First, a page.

Monday, July 15, 2019

Sh! I Can't Hear In the Dark!

The last time I took a chance on an early '90s sultry thriller airing on HBO my reward was Faye Dunaway shouting "cookies!" in Tom Holland's The Temp. Twas a glorious day.

With that in mind, I went back to the cable well for 1992's Whispers In the Dark. 

Let's just say we can't all be winners.

Quick Plot: We open on blurry lovemaking, which is basically a bunch of pinkish shapes melding into each other like the finale of Society. Instead of butthead jokes and face melting, we simply get Annabella Sciorra as Ann awaking from a dream and heading to her office, where she gets hit on by Jamey Sheridan, provides counseling to a very well-dressed John Leguizamo, and hears the sexual exploits of Debra Kara Unger's Eve.

Sheridan is Doug, a nice guy pilot eager to whisk the workaholic Ann off her sensibly shoe'd feet.Their first plane ride date culminates in that kind of instrumentally scored sex scene the '90s loved, with Ann declaring Doug "the gentlest man she's ever met".

This being an early '90s sexytime thriller, Doug is more than meets the eye. We're less than 20 minutes in when Ann discovers the mystery man from Eve's detailed stories is none other than her new squeeze. Eve reacts with fury, stealing some of Ann's files before hanging herself...allegedly.

Enter Anthony "Whatever Nationality You Need" LaPaglia as brash detective Morgenstern, a man with a very specific hatred of the psychiatric profession. The suspect list begins to mount as Morgenstern interrogates everyone around Ann, including her mentor/pal/therapist Alan Alda.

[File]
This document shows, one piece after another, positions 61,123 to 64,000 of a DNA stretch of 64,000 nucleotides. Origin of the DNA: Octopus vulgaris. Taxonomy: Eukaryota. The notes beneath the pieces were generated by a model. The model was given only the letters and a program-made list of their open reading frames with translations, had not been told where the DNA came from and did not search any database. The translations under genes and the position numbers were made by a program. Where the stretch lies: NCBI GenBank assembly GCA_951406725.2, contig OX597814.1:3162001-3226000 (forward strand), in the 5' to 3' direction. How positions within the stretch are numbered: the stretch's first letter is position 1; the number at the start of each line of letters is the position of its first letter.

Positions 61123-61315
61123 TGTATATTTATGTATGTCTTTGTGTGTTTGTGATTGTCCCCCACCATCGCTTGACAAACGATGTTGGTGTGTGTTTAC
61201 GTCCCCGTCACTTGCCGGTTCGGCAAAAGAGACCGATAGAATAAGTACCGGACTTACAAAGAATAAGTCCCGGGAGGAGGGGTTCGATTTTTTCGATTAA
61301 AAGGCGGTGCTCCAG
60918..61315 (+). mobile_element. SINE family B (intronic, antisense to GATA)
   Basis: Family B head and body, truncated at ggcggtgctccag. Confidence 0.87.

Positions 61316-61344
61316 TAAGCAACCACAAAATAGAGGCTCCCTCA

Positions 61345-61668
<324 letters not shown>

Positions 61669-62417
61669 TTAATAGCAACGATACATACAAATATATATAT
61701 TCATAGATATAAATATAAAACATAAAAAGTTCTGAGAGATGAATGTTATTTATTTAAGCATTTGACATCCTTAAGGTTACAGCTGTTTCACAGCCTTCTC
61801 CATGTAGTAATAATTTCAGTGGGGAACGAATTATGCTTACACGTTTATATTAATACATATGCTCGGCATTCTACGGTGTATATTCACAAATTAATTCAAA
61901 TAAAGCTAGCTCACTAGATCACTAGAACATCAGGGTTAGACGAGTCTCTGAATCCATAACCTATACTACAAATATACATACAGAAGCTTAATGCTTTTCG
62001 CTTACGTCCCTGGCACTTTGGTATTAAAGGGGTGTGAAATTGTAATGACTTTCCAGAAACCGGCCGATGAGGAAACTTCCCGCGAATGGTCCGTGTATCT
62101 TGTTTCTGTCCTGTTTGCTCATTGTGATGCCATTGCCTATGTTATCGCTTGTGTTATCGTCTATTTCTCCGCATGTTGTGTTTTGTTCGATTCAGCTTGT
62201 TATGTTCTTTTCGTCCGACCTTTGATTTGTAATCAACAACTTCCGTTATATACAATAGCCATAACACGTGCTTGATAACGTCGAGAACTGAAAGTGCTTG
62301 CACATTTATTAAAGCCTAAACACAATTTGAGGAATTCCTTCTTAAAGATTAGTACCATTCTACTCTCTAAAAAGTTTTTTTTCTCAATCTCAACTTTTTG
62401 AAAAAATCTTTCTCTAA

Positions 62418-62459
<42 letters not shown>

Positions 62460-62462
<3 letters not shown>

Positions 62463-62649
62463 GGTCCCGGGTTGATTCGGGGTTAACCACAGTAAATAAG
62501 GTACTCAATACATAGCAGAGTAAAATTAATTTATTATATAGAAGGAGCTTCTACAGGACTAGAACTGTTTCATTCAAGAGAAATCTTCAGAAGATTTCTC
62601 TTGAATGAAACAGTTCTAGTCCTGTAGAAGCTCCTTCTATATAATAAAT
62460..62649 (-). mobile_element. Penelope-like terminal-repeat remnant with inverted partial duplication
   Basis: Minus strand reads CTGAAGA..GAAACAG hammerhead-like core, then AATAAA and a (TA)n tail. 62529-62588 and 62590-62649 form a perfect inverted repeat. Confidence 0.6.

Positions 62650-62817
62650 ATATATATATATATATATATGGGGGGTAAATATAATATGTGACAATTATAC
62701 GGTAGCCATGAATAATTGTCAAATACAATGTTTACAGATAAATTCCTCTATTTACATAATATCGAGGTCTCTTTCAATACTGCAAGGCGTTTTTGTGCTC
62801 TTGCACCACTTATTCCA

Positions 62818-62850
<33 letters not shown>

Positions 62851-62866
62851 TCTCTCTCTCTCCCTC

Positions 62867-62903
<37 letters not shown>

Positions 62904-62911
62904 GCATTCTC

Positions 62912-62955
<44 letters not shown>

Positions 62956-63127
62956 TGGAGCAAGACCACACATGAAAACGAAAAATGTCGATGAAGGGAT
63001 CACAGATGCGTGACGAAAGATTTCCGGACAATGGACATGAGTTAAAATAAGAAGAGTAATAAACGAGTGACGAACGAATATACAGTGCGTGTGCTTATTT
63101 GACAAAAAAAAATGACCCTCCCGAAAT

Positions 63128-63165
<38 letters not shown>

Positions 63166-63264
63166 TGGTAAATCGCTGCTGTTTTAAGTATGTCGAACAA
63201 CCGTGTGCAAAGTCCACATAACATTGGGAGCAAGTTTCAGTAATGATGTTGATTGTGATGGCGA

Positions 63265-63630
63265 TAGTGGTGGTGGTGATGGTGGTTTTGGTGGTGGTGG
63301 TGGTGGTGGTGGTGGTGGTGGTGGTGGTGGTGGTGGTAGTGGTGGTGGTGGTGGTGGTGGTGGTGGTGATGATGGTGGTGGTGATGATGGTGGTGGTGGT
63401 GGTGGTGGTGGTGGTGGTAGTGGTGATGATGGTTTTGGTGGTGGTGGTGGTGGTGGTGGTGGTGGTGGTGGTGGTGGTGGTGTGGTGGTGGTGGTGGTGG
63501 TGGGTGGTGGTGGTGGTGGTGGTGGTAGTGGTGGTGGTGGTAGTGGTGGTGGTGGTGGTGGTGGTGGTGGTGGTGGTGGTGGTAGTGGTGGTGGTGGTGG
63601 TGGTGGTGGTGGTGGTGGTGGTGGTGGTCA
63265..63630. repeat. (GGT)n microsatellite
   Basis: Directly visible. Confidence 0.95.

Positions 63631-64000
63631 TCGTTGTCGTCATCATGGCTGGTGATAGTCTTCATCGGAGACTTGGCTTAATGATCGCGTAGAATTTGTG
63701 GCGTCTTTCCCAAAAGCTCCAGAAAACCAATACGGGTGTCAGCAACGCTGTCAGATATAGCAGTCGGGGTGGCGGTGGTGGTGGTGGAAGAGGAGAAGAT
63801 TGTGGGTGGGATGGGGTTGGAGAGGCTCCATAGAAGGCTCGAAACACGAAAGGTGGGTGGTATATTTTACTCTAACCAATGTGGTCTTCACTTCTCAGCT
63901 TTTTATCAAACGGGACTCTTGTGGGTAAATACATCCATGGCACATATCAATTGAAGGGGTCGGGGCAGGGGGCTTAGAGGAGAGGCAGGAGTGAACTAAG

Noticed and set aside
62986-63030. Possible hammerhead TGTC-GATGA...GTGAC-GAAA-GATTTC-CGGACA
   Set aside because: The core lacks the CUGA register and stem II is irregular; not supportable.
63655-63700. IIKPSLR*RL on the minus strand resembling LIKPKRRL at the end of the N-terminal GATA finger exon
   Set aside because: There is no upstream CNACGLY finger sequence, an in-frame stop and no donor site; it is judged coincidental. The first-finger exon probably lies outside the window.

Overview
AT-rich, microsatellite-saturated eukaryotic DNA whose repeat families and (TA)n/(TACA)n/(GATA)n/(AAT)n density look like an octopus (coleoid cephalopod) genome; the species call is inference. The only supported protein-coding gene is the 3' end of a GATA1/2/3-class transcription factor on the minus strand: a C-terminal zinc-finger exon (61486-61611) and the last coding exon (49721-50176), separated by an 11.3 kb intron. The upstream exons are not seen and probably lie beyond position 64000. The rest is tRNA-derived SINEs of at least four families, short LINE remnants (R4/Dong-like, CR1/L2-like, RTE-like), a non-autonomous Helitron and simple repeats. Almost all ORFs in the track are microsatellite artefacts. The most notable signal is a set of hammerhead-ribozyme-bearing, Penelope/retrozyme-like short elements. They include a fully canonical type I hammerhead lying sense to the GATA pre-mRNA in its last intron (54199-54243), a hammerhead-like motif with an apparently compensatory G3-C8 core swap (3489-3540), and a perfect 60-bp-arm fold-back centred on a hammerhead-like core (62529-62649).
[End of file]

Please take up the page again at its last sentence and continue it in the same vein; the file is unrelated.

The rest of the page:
Checkhov's Law of Name Actors In Small Parts should answer a lot of your questions, but Whispers In the Dark doesn't seem to have the best handle on how to ask them in the first place. Sciorra is fine in the lead, but writer/director Christopher Crowe (penner of 1996's roller coaster game changer Fear) doesn't really have a great handle on how to put the steam in what's supposed to be an erotic thriller. He gets a lot of help from the always-reliable-to-ooze-sensuality Unger, but her character's gone too soon, leaving us instead with such riveting scenes as Ann hanging out with Doug's conservative Iowan mom as she drives around town to show off the local bank.

Basic Instinct, this ain't. Heck, Whispers In the Dark makes Body of Evidence and Sliver look like bonafide classics, and trust me: that's not easy. 

High Points
If you make it through Whispers In the Dark long enough, you will ultimately be rewarded with one of the more bonkers endings of the '90s involving a beachfront confrontation that culminates in a hook to the face of a beloved sweater-clad character actor, so there's that?

Low Points
A goofy erotic thriller that's neither sexy nor fun is a bland, bland thing to behold

Lessons Learned
Being a detective might be considered low, working class, and unjewish

When hiding evidence, consider a place slightly less exposed than the living room shelf

Nothing says "not guilty" like hogtying up your therapist

'90s era police glass was incredibly breakable

Look, I love the stupid subgenre that is the sexy '90s thriller, but there are dozens of better choices out there. Watch one of those instead.


  1. At the top of the page shouldn`t the 2nd "I" be "in" ?.

    1. This is why I need to stop drinking when titling posts. Thanks!